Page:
``````defmodule MyEnum do
def reduce([head | tail], total, func) do
reduce(tail, new_total, func)
end

def reduce([], total, _func), do: total
end

sum = MyEnum.reduce [1, 2, 3], 0, fn(x, total) ->
x + total
end``````

This example is pretty similar to the `each` implementation that we did previously. Here, we invoke `func` with each item and the accumulating total, which starts off at 0. This returns `new_total`, which is passed into each recursive call. When `reduce` is eventually called with an empty list, the second clause of `reduce` will match, at which point the recursion still stop and `total` will be returned.

Let’s move on and write our own implementation of `Enum.map/2`.

## Rebuilding `Enum.map/2`

If you haven’t used a map function before, it is used to map one list to another list. For example, we can double a list of numbers by calling `Enum.map/2`:

``````doubled_numbers = Enum.map [1, 2, 3], fn(x) ->
x * 2
end

doubled_numbers # [2, 4, 6]``````

As we’ve learned, we can use the cons operator to destructure a list into two parts, the head, which is the first item, and the tail, which is another list of all remaining items.

``````[head | tail] = [1, 2, 3]
tail # [2, 3]``````

We can also use the cons operator to reconstruct a new list from a single value and another list:

``````[1 | [2, 3]] # [1, 2, 3]
[1 | [2 | [3, 4]]] # [1, 2, 3, 4]
[1 | []] # [1]
[1 | [2, 3]] == [1, 2, 3] # true``````

With this in mind, we can rebuild `Enum.map/2`:

``````defmodule MyEnum do
def map([head | tail], func) do
end

def map([], _func), do: []
end

MyEnum.map [1, 2, 3], fn(x) ->
x * 2
end``````

In this example, we are taking the list `[1, 2, 3]` and mapping it to `[2 | [4 | [6 | []]]]`, which is the same as `[2, 4, 6]`.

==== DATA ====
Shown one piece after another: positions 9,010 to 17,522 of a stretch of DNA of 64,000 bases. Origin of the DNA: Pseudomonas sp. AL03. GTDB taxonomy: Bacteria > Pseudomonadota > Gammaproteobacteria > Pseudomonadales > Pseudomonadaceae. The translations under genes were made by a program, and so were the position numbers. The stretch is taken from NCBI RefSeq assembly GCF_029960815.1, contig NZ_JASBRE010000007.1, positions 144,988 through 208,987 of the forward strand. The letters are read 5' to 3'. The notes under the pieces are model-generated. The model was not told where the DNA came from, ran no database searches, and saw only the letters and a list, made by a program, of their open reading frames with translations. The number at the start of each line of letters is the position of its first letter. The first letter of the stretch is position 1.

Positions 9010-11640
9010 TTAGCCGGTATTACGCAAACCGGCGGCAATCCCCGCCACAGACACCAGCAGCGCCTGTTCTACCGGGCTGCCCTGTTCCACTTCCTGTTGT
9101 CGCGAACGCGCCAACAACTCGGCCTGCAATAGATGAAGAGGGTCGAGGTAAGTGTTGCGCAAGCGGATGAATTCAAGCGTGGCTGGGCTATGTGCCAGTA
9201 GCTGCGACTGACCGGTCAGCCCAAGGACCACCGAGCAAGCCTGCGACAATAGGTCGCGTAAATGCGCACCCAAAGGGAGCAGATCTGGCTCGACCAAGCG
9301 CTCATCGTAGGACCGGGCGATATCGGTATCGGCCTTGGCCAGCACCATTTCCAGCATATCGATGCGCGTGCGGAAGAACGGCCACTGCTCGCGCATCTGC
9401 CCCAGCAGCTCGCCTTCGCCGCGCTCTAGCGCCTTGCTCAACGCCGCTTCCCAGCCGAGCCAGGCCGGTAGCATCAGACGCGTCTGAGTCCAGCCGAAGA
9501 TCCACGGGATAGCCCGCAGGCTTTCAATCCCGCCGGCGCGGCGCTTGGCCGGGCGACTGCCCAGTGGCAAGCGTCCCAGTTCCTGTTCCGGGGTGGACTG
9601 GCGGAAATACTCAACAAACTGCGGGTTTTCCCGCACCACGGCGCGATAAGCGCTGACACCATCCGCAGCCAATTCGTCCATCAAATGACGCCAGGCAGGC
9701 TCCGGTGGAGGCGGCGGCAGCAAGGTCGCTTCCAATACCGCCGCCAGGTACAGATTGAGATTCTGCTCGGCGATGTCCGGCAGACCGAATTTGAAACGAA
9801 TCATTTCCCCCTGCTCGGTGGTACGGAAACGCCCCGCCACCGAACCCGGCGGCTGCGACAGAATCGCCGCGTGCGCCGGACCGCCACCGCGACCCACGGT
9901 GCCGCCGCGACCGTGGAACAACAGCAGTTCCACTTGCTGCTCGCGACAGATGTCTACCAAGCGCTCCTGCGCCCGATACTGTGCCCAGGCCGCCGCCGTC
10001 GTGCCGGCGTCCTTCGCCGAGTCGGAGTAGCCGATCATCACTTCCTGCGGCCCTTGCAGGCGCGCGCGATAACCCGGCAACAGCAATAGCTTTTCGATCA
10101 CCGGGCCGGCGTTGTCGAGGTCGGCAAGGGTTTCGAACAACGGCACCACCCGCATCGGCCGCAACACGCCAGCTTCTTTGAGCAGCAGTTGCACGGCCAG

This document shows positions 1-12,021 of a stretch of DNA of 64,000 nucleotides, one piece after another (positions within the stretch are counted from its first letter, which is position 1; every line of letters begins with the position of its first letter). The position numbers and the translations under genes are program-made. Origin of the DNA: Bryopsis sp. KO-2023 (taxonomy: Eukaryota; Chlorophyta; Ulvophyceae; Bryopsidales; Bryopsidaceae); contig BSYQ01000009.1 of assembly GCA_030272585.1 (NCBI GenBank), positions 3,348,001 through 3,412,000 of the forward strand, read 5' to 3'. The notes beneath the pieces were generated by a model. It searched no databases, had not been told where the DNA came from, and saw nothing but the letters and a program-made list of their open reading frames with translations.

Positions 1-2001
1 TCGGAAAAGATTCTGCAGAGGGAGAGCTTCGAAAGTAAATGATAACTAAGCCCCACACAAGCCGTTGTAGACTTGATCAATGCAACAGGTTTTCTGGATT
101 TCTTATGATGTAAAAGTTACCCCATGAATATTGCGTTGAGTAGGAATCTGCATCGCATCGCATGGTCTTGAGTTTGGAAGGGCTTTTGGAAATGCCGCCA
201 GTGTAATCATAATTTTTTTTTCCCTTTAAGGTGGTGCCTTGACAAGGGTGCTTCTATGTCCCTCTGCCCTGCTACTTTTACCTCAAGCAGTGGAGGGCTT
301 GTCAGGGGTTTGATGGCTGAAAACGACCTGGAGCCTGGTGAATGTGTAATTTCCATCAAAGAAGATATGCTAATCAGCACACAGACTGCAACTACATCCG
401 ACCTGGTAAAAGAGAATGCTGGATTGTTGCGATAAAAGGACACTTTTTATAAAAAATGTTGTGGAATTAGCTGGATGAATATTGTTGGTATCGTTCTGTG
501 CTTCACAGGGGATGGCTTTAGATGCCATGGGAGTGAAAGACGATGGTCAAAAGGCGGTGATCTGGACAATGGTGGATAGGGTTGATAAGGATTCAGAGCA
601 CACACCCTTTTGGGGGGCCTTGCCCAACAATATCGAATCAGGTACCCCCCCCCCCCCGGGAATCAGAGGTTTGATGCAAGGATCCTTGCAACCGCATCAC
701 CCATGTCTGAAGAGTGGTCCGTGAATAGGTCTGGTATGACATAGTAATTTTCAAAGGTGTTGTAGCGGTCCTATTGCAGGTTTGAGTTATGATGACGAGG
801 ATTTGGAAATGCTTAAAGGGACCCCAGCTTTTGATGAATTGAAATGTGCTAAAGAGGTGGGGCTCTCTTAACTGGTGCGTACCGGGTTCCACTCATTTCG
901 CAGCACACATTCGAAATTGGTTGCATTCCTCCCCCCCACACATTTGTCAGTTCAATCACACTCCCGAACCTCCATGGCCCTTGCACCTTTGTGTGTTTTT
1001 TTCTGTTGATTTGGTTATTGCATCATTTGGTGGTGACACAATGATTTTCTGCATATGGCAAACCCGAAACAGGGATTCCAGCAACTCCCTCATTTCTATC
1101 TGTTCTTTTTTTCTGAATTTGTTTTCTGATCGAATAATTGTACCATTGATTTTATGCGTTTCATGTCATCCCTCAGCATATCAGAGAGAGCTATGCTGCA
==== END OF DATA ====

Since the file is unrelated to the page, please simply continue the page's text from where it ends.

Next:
Let’s move on to our last Enum function and rebuild `Enum.filter/2`.

## Rebuilding `Enum.filter/2`

The filter function is used to take one list and filter it down by some condition which is represented as a function. The function is called for every item in the list. If the function returns a truthy value, that item is kept in the list. If the function returns a falsy value, that item doesn’t make it into the new list. Here is an example using the built-in `Enum.filter/2`:

``````filtered_items = Enum.filter [1, 2, 3, 4, 5], fn(x) ->
x >= 3
end

filtered_items # [3, 4, 5]``````

Here is our own implementation:

``````defmodule MyEnum do
def filter([head | tail], func) do

if result do
else
filter(tail, func)
end
end

def filter([], _func), do: []
end

MyEnum.filter [1, 2, 3, 4, 5], fn(x) ->
x >= 3
end``````

The implementation is similar to our map function, but with an extra `if` statement. If `result` is truthy, we use the cons operator to include it in the list and call `filter` again with the tail. If `result` is falsy, we just call filter again and disregard `head`. We keep doing this until the list is empty, at which point the second `filter` clause will get executed and end the recursion.

## Conclusion

I found reimplementing `Enum.each/2`, `Enum.reduce/3`, `Enum.map/2`, and `Enum.filter/2` a great exercise to learn how to loop in Elixir through recursion. I’m sure these functions in the `Enum` module do more than our implementations, so you should still use those, but nevertheless it is a fun exercise to learn Elixir.